The head of the Pontifical Council of the New Evangelization was recently asked, “Where do you see the New Evangelization at work?” The first answer out of his mouth—“FOCUS.” Curtis Martin, the president and founder of FOCUS was named one of 24 consulters for this Council. We are part of Curtis’ posse, so we thought we could tag alongl! 🙂 Actually there were about 100 staff members serving with FOCUS who decided to support the Bishop’s and Curtis in prayer and by our presence in Rome from October 22-28th, 2012.
What did we take away from being in Rome?
Part of the trip was meetings that related directly to the Synod. While the Synod was in session we had some time for visiting and touring.
It was an incredible experience on several levels. The Church’s history is so prevalent in Rome. A few places that really struck us include: The Coliseum where so many Christians were martyred in the early church, the Vatican’s splendor and beauty, attending mass just outside St. Peter’s tomb, praying at the tomb of John Paul II (our patron Saint), the Sistine Chapel, the Holy Stairs that Christ himself walked upon when taken to Pilot, the actual pillar where Jesus was scourged, the Italian Espresso and gelato! YUM. Rome is truly a treasure to our Catholic faith where our history is so well persevered and alive today.
In our meetings with various Cardinals, Bishops, and Archbishops we were greatly encouraged in our ministry. They remarked that Churches in the Western world is battling against individualism, secularism, and materialism. There are other places in the Church facing great persecution and are actually being threatened, even killed, by professing their faith. It was hard to come up with a universal solution for the many obstacles in the New Evangelization facing our world but they stressed two main points. They hope to remind the Church that our faith begins with firm faith in Jesus Christ and a strong personal friendship with him. From that relationship we are called by our baptism to share the hope we have with others in our world. We found encouragement in this message, as this is what FOCUS’ goals have been all along. These spiritual leaders applauded our work and encouraged us to keep pressing forward as we continue answering the call for the New Evangelization.
Our One-Year Wedding anniversary took place the first day we landed in Rome. Too bad I was so delirious from not sleeping on the plan ride over to actually realize it was our anniversary and actually have energy to celebrate! Ask Jonathan for some great stories about how delusional I can be when I am tired. Our favorite memory from our anniversary was definitely getting to pray at the tomb of Blessed Pope John Paul II. He is a hero to our faith and we love him so much. It felt like we were able to pay homage to a man who has been a spiritual father to each of us individually and as a married couple. Now I can’t wait to meet JP II face to face in Heaven someday!
We had all sorts of adventures. I ate more pizza in one week than I have in an entire six months in America. It was awesome. We also woke up before dawn most days to see as much as we could in the city with the limited time we had. One morning we woke up and went to see the Pope! Getting to the General Audience early paid off…we were in the front row and when he drove past our group, we were literally five feet away! He has very blue eyes and had a gentle presence about him.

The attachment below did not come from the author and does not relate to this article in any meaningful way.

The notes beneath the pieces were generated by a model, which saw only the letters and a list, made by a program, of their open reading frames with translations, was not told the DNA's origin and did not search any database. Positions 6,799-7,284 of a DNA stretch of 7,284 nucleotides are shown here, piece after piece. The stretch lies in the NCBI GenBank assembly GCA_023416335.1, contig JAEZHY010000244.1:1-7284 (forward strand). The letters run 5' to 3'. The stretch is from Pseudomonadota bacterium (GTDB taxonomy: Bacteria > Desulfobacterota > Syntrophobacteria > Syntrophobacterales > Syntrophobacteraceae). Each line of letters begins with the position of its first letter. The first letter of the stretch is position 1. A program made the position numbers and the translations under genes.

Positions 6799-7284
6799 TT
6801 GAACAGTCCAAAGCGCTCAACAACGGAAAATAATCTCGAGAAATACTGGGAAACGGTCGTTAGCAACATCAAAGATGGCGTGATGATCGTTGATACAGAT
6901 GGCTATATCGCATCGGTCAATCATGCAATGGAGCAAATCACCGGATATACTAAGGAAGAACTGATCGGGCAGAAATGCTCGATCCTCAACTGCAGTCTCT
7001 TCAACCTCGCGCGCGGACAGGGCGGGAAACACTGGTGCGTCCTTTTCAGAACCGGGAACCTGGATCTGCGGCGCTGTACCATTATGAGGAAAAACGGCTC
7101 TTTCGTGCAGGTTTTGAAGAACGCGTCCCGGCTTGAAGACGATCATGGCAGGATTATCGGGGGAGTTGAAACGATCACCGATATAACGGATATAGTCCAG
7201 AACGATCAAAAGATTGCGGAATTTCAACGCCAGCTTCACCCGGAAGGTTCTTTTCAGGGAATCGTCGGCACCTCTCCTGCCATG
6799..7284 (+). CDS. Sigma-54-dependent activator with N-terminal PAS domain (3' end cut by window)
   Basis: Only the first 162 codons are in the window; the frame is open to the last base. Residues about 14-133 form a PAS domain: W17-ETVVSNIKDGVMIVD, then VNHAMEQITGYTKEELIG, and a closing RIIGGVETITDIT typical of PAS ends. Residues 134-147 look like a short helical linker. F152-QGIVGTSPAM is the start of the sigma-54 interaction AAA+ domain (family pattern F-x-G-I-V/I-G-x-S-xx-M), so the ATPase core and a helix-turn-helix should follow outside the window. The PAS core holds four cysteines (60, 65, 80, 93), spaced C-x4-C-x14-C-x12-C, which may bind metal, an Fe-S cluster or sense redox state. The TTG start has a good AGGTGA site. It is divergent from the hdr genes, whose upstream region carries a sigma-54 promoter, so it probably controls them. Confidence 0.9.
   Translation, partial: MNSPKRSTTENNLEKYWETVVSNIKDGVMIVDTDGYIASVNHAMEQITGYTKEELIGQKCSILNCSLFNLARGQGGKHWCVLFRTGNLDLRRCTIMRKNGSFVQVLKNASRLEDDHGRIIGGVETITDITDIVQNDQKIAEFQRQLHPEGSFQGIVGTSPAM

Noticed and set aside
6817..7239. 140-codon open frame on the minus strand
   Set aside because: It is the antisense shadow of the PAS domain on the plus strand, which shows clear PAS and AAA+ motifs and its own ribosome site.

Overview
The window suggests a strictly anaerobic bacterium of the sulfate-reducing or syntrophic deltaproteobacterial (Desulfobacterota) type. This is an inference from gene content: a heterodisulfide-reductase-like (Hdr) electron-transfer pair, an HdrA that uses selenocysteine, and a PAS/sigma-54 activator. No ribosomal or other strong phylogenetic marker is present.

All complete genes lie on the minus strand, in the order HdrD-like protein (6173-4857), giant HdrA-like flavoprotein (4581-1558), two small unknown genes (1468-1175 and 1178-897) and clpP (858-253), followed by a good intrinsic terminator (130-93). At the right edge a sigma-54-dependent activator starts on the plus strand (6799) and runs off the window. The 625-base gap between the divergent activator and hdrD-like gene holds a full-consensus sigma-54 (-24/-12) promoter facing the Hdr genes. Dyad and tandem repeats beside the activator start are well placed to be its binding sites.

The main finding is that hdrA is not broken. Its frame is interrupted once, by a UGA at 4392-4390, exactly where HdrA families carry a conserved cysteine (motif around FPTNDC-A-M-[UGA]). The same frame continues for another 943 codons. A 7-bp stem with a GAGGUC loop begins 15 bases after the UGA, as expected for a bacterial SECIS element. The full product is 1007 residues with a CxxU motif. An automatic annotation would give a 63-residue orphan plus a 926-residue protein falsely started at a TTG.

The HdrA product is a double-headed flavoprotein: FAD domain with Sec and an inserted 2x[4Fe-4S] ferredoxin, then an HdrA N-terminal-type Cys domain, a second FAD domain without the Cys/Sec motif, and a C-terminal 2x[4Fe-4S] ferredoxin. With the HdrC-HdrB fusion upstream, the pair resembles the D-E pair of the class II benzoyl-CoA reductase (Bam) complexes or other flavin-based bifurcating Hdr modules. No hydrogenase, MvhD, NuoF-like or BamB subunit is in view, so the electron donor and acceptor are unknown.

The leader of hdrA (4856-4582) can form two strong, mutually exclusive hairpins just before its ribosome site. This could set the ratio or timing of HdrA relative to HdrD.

Last but not least, my favorite image of Rome…the Vatican. Many nights on our walk back to the hotel (we walked a lot…on very narrow sidewalks) we passed the Vatican. It was all lit up near the dome, was empty since it closes at night, and was just so peaceful. Everytime I saw the Vatican I felt…home. That sounds cliche but that was the overwhelming feeling I had each time I laid eyes on it. One night we had met some people (not in Rome for religious reasons) from California who joined our “walking tour” through Rome’s Piazzas. It ended in front of the Vatican. Jonathan was able to share about Jesus Christ with this couple we met and we prayed with them right then and there. There was nowhere else I could have imagined sharing those truths than just outside St. Peter’s Basilica. I thought of the saints who have looked upon it, the holy popes who have lived there, the world-changing events that have been discussed on Vatican grounds…it’s the home away from home for every Catholic this side of Heaven.
I hope anyone who desires to go has a chance someday!
In less than a week Jonathan and I are heading to Rome alongside other FOCUS staff members for the Synod on the New Evangelization. (For more info on the Synod click on this: http://www.ncregister.com/daily-news/the-synod-and-the-new-evangelization-why-its-important-for-u.s.-catholics/
This is a wonderful time to be a Catholic and it’s inspiring to see what grace the Holy Spirit will pour out upon the Church at this time. Please join us in prayer and fasting for the Holy Father, Bishops, and all other advisers speaking into these meetings. We will be lifting up any intentions from family and friends, so if you have a prayer request you desire to send our way, please leave it in the comments section below or email them to firstname.lastname@example.org and we will print them out and take them with us!
I won’t go into any detail here in this post about our itinerary and schedule but when we return, expect a full blog with pictures and experiences! If there is ANY city I can associate with truth, goodness, and beauty….it’s definitely ROME! We also land in Rome on our one-year marriage anniversary, so we feel incredibly blessed with this opportunity to attend.